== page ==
Secondly, there are several authorized arbitration bodies that have been set up to hear these disputes. Upon payment of a fee for the services of an arbitration panel, the arbitrator or arbitrators will determine the relative rights of the parties to the dispute. Among the differences between this hearing and a civil litigation is that the only remedies available in this hearing are the cancellation or transfer of the domain name should it be determined that it infringes upon the trademark and was registered in bad faith. Also, as noted above, the UDRP does not require the claimant to be the owner of a registered mark but merely to have trademark rights. This latter topic is explored in more detail in “Julia, Jimi and Cybersquatting: An Update” referred to above. As with litigation under The Act, there are limits and other wrinkles that are not essential for the purposes of this article.

There are, of course, advantages and disadvantages to the choice of forum which include costs, effectiveness of the remedies, resort to damages and other forms of relief, speed of the process, and jurisdictional issues.

Results of the Claim Under prior policies, upon presentment of a claim by a registered trademark owner showing a registration of a mark prior to the date of the registration of a domain, Network Solutions, Inc. (at one point, the sole registrar of domains) would put the domain “on hold” pending a resolution of the dispute between the parties. This had a significant impact upon the domain owner’s rights since it acted as sort of a non-judicial injunction.

As of January 1, 2000, NSI’s and the other registrars’ policy changed. Domains will no longer be put “on hold,” but the registrar will either cancel, transfer, or otherwise change a domain but only after it receives:

  1. A written authorization from the domain name owner;
  2. An order from a court of competent jurisdiction or from an arbitration panel requiring such changes; or
  3. A decision by the ICANN panel (different than the panel in 2 since it is not one set up by federal law) requiring changes.

There are procedural requirements for either presenting a claim and defending against such claims including provisions dealing with which party has the burden of proving either bad faith or lack thereof, all of which I have again eliminated from this summary article.

Impact on Trademark Owners

Federal trademark law mandates that trademark owners be assertive in legally protecting their rights in their marks. If a trademark owner allows others to infringe or dilute their marks, the owner runs the risk of losing the mark through abandonment or otherwise. Thus, it is up to the trademark owner to prevent misuse of the mark. The area of domain disputes has placed a greater burden on mark owners because of the widespread adoption of the Net. With the coming adoption of seven additional top level domains mentioned above, it means that trademark owners will now face additional legal challenges to their rights since now the secondary level domain (the essence of the mark) can now be combined with seven other top level domains.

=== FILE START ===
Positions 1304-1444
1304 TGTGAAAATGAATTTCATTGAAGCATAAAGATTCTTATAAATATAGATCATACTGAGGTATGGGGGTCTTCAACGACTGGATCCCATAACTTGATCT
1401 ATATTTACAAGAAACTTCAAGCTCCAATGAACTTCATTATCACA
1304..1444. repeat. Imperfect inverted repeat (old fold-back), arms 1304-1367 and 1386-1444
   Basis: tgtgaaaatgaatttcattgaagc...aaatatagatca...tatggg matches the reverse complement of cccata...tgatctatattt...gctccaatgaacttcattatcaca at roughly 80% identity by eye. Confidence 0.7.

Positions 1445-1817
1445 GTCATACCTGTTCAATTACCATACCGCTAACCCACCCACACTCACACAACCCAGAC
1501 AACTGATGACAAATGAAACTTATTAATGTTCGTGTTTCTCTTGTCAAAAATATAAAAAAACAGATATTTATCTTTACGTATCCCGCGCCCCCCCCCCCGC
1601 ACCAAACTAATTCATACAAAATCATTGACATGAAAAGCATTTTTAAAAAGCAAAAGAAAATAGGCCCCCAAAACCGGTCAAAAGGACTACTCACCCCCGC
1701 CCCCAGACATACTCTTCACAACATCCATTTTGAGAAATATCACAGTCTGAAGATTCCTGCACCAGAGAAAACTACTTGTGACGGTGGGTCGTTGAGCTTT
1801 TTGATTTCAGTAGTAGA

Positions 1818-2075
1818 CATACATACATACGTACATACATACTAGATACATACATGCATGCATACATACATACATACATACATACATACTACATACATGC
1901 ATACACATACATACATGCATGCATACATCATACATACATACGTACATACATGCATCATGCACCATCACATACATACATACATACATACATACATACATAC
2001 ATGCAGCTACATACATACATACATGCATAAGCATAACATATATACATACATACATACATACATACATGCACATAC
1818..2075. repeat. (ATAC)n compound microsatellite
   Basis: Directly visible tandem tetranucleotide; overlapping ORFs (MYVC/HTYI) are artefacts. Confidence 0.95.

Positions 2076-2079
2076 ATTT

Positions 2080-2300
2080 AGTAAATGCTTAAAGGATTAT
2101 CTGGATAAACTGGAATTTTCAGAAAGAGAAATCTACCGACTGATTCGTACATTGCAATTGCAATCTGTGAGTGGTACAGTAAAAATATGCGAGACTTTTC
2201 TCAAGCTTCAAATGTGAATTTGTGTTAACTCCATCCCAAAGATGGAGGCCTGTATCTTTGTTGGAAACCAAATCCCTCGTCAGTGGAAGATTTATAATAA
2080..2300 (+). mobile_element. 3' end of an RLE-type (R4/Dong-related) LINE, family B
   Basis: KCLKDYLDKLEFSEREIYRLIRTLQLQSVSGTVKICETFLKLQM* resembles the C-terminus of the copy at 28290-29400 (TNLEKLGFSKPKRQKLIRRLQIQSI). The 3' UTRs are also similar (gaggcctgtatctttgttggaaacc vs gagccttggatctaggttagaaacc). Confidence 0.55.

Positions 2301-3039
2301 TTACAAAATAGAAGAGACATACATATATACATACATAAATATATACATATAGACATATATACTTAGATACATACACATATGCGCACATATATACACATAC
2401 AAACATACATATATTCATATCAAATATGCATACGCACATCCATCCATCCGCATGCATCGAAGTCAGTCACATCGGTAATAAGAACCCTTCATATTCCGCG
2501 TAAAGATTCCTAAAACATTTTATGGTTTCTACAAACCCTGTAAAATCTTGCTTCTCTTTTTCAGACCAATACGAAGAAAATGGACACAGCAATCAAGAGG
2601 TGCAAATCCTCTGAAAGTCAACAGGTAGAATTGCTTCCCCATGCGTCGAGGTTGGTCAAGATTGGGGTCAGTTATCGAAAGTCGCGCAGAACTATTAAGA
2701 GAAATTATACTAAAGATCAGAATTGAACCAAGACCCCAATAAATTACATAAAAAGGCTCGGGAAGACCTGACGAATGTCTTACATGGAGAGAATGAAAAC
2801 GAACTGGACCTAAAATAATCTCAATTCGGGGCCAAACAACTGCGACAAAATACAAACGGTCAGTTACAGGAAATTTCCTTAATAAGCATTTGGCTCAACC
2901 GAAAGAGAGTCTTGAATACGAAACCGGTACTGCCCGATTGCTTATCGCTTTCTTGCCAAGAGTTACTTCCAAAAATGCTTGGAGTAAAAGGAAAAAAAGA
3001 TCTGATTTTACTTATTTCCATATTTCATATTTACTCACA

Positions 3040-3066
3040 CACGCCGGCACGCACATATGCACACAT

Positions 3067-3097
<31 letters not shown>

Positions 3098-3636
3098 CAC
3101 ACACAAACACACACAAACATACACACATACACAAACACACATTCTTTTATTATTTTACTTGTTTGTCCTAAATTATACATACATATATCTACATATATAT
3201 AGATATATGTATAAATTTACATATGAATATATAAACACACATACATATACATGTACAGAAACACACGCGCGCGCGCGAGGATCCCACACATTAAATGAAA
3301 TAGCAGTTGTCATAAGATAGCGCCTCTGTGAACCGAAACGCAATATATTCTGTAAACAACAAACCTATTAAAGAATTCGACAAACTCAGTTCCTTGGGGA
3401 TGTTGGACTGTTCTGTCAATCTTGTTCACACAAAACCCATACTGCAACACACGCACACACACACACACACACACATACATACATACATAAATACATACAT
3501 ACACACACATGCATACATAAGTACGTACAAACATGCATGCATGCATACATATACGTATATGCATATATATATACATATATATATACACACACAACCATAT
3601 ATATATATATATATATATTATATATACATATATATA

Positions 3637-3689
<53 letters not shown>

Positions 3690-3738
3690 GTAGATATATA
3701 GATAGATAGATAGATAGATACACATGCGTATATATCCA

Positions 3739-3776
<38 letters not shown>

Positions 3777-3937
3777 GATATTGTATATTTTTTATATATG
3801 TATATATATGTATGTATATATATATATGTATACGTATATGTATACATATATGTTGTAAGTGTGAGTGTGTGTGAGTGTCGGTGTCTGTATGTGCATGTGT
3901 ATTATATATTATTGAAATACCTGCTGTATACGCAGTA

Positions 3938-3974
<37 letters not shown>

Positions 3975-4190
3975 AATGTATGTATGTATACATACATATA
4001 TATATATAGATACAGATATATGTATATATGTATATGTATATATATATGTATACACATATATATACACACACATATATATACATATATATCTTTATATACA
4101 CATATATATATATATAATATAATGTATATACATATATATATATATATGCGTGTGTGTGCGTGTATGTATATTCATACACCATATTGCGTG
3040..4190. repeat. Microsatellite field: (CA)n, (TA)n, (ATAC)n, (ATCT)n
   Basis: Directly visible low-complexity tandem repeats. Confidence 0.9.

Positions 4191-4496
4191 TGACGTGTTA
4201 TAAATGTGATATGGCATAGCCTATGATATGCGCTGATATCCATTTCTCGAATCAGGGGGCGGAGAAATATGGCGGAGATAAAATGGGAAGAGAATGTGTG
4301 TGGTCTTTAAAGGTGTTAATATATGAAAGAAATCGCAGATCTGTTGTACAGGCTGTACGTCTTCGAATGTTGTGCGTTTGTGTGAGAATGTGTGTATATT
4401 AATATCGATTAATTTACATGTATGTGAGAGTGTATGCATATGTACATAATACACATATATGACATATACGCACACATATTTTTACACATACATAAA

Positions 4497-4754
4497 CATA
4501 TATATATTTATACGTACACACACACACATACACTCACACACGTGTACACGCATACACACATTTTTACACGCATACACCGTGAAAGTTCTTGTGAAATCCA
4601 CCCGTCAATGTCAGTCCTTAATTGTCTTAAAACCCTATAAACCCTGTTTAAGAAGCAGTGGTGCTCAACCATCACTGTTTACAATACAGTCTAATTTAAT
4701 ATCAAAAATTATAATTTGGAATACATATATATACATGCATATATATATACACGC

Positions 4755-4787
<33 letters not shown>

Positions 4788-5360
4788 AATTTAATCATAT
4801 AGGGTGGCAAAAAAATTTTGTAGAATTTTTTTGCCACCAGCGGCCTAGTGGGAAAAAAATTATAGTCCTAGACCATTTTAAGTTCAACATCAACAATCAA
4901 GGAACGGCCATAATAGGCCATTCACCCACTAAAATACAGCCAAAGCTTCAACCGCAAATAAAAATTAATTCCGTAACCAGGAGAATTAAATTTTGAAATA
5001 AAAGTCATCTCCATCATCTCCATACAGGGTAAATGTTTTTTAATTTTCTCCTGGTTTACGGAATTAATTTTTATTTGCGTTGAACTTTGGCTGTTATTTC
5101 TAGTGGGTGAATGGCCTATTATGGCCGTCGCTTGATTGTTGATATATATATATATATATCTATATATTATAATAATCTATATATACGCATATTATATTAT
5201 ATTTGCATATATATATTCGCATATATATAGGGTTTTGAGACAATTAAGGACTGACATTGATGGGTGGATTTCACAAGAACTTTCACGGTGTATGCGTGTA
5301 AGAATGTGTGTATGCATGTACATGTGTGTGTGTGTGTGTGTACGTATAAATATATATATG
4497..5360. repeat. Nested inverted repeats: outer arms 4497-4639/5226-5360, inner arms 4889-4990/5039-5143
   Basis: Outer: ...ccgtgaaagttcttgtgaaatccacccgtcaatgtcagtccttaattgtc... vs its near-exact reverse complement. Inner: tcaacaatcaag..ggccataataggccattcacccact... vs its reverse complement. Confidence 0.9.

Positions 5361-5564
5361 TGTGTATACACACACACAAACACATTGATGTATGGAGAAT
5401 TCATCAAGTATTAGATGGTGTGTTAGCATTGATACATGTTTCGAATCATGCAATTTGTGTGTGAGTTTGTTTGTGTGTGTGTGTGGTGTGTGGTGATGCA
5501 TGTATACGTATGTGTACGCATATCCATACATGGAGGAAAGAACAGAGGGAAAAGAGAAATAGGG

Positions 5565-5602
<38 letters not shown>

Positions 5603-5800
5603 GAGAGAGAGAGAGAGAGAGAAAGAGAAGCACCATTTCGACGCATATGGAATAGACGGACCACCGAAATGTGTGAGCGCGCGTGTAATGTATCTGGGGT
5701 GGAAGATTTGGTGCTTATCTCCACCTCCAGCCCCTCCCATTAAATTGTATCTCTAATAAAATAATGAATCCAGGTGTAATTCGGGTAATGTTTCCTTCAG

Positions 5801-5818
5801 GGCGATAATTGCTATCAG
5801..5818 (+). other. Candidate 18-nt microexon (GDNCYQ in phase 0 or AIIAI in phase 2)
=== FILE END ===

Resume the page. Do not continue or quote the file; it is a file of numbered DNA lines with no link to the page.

Among the proactive approaches trademark owners can take is to preemptively register all possible combinations of their marks including with the new top level domains.


Because the Internet has become the realm of big business, it is looking more and more like the real world of big business. Having spent many years practicing law exclusively in that “real world,” I know that legal remedies are often more effectively marshaled by those with deep pockets, with teams of attorneys to represent them. But it does little to bemoan the current reality, should that be among your responses. Instead, it is in your best interest to recognize the state of affairs and govern your conduct accordingly.

And if you are a Web designer or developer or client, you must adjust your written agreements with either your clients or your designers/developers to reflect the current state of these matters.

Ivan Hoffman is an Internet law, publishing, copyright, corporate training and online education, trademark, and music attorney, practicing for over 28 years.  He practices in the Los Angeles area.  His web site is www.ivanhoffman.com. You may reach him at ivan@ivanhoffman.com.

This article is not intended as legal advice. The specific facts that apply to your matter may make the outcome different than would be anticipated by you. You should consult with an attorney familiar with the issues and the laws. This article does not create any attorney client relationship.